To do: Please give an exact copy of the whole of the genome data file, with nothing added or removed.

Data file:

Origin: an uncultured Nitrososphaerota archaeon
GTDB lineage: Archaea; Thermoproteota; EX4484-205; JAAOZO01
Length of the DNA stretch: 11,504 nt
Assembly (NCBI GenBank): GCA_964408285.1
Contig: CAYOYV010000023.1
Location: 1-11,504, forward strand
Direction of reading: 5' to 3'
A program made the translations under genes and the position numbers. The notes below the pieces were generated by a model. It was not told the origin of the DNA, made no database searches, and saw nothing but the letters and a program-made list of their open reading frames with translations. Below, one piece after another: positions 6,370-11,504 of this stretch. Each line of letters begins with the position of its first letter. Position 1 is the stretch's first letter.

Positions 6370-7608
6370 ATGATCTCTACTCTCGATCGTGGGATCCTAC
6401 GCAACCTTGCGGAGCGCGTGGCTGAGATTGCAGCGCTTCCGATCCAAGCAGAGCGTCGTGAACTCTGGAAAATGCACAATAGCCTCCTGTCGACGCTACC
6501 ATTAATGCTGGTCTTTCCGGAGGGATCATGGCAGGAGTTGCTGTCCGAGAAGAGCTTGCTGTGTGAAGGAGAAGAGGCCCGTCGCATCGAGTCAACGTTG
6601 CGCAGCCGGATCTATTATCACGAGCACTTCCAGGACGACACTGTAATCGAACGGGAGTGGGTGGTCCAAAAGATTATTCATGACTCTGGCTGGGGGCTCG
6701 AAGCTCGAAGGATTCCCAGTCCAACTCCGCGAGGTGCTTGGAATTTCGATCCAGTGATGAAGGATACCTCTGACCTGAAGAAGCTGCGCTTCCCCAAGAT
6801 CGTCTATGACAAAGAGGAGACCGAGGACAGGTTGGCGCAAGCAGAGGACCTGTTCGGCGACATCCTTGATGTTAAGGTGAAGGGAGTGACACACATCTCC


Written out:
Origin: an uncultured Nitrososphaerota archaeon
GTDB lineage: Archaea; Thermoproteota; EX4484-205; JAAOZO01
Length of the DNA stretch: 11,504 nt
Assembly (NCBI GenBank): GCA_964408285.1
Contig: CAYOYV010000023.1
Location: 1-11,504, forward strand
Direction of reading: 5' to 3'
A program made the translations under genes and the position numbers. The notes below the pieces were generated by a model. It was not told the origin of the DNA, made no database searches, and saw nothing but the letters and a program-made list of their open reading frames with translations. Below, one piece after another: positions 6,370-11,504 of this stretch. Each line of letters begins with the position of its first letter. Position 1 is the stretch's first letter.

Positions 6370-7608
6370 ATGATCTCTACTCTCGATCGTGGGATCCTAC
6401 GCAACCTTGCGGAGCGCGTGGCTGAGATTGCAGCGCTTCCGATCCAAGCAGAGCGTCGTGAACTCTGGAAAATGCACAATAGCCTCCTGTCGACGCTACC
6501 ATTAATGCTGGTCTTTCCGGAGGGATCATGGCAGGAGTTGCTGTCCGAGAAGAGCTTGCTGTGTGAAGGAGAAGAGGCCCGTCGCATCGAGTCAACGTTG
6601 CGCAGCCGGATCTATTATCACGAGCACTTCCAGGACGACACTGTAATCGAACGGGAGTGGGTGGTCCAAAAGATTATTCATGACTCTGGCTGGGGGCTCG
6701 AAGCTCGAAGGATTCCCAGTCCAACTCCGCGAGGTGCTTGGAATTTCGATCCAGTGATGAAGGATACCTCTGACCTGAAGAAGCTGCGCTTCCCCAAGAT
6801 CGTCTATGACAAAGAGGAGACCGAGGACAGGTTGGCGCAAGCAGAGGACCTGTTCGGCGACATCCTTGATGTTAAGGTGAAGGGAGTGACACACATCTCC